AGA Polls Says Most Americans Support Casinos
Posted on: June 14, 2014, 07:33h.
Last updated on: June 19, 2014, 03:27h.
Support has never been higher for land-based casino gaming in America, claims a new independent survey published this week by the American Gaming Association, prompting the Washington DC-based trade organization to urge the big players in the industry to “strike while the iron is hot”.
The poll found that public acceptance of casino gaming has reached 57 percent, with the majority of Americans saying that they view casinos in their communities exactly the same they would as any other business. AGA canvassed the opinions of 1,000 registered voters of all political persuasions from May 17-22, and found that a compelling 87 percent believed that gambling was an “acceptable activity.”
Meanwhile, 70 percent said they believed that casinos are good for the economy, because they support local businesses.
“Promote the Hell Out of the Industry”
“There has never been a better time to go on the offensive,” said American Gaming Association President Geoff Freeman. “There is no need to be defensive. The public has seen the value of having casinos and we need to promote the hell out of the industry.”
The findings of the poll coincide with the launch of a new AGA campaign, “Get to Know Gaming,” which it has described as its “most aggressive effort ever to promote the value of the gaming industry, combat outdated stereotypes and pave the way for gaming’s next generation where regulatory policy must encourage innovation and financial efficiencies.”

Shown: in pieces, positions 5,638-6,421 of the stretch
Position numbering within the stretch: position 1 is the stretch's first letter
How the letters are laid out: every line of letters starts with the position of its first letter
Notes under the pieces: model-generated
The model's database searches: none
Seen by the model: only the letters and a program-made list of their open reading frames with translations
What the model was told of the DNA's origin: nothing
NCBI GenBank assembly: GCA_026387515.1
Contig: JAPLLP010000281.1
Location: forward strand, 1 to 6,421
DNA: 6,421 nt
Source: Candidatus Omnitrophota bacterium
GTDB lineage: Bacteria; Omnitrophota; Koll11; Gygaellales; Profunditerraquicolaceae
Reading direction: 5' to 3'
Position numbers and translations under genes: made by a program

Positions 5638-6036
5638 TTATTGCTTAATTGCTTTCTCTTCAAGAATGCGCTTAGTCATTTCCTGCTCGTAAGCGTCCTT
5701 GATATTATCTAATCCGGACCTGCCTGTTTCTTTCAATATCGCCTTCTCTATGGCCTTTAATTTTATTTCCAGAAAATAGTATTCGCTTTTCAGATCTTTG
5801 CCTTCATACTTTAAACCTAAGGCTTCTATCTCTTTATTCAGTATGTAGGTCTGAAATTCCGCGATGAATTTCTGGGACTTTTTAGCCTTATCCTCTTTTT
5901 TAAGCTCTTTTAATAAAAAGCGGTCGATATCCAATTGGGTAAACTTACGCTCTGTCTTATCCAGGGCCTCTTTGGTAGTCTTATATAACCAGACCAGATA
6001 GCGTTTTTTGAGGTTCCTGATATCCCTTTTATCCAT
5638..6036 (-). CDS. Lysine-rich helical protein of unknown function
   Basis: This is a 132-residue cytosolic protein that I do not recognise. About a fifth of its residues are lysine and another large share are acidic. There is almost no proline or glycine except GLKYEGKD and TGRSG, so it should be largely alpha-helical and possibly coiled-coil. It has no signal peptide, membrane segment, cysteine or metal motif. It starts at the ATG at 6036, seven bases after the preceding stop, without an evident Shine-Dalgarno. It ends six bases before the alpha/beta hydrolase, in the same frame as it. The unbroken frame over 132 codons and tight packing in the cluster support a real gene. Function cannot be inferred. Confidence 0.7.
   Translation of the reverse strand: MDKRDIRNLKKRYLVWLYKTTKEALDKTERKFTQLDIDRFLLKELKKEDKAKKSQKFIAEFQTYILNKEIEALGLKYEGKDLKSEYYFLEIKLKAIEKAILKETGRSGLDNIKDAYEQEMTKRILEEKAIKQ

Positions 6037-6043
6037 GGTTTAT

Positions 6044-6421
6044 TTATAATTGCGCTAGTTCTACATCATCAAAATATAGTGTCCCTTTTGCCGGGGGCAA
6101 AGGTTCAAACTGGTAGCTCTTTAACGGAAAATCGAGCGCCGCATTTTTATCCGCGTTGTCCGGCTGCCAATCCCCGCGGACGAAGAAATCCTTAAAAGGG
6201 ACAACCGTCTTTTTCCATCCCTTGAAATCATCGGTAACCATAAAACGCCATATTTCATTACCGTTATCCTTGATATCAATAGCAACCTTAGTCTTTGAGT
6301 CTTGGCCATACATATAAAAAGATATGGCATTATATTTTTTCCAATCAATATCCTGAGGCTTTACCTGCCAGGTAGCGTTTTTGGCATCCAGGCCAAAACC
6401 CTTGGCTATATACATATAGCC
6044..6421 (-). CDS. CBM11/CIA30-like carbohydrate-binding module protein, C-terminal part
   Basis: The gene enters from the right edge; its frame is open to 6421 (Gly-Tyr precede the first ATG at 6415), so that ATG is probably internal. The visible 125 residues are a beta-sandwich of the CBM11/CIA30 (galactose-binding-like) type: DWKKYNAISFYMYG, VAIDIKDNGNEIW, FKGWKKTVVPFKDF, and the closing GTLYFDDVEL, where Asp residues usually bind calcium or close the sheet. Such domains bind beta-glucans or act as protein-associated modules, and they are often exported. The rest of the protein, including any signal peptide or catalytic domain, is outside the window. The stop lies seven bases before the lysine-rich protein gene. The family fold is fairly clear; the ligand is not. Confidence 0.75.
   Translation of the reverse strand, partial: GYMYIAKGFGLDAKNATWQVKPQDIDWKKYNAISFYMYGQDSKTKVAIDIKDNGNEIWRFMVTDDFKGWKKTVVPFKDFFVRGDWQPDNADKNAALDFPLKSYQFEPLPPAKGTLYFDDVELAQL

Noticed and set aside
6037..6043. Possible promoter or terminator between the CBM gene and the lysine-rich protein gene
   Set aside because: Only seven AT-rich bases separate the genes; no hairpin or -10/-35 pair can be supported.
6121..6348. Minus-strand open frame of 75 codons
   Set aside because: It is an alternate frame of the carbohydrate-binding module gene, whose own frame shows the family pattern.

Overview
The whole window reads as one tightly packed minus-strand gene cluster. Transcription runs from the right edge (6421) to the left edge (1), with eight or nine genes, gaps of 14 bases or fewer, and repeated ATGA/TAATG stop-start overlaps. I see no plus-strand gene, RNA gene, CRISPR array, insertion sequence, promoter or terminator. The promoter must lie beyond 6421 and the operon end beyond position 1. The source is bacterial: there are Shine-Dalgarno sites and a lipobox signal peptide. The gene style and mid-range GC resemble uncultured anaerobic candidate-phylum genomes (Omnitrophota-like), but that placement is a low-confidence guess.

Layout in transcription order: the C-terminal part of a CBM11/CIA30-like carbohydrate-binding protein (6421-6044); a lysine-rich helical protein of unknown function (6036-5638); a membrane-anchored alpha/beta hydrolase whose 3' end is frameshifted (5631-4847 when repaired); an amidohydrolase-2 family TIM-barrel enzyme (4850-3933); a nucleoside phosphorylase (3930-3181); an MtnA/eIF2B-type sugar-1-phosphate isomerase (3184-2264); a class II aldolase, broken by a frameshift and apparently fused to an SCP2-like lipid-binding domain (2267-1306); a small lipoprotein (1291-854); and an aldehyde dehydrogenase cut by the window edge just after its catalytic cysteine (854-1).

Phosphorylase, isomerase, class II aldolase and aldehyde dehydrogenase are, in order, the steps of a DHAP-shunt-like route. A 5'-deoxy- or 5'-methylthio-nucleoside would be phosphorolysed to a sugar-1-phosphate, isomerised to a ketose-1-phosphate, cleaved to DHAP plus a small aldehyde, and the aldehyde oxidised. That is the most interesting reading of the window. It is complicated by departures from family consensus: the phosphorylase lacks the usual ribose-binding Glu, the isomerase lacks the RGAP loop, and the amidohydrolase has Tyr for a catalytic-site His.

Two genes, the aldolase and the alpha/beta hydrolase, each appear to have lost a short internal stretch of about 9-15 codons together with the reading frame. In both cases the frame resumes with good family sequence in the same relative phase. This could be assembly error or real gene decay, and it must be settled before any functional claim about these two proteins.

The AGA will use the findings to help it lobby for more equitable taxation for casinos, which it feels are levied with unsustainable charges in some parts of the country – sometimes 50 percent or higher. This, they argue, stymies growth at a time when gaming revenue is low. It is also seeking a more consistent regulatory structure nationwide, so that highly taxed casinos are not suffocated by completion from lower-taxed casinos from neighboring states.
Crucially, 51 percent of the poll’s respondents thought casinos should be taxed like any other business.
“The American Gaming Association will ensure that our industry’s extraordinary story is heard,” promised Freeman recently. “We are entering a critical stage in the gaming industry’s evolution. Nationwide expansion is running headfirst into unsustainable tax rates and regulatory inefficiencies.”
The survey, which was conducted on behalf of the AGA by the Mellman Group with Public Opinion Strategy, also threw up some surprising results about the type of American who supports casino gaming, results that Glen Bolger of Public Opinion Strategies believes will challenge conventional wisdom. For example, over one-third of casino supporters regularly attend church, while 62 percent were homeowners, and 70 percent considered themselves “middle class” or “upper-middle class.”
Mark Mellman, of the Mellman Group, believes that for many of Americans casinos have become normalized.
“People see casinos and advertisements for casinos more and more. Casinos have become more commonly accepted,” he says. “A big part of the attraction is that casinos are used for other entertainment means, such as dining or going to the movies. Going to a casino has become a more normal activity in the US.”
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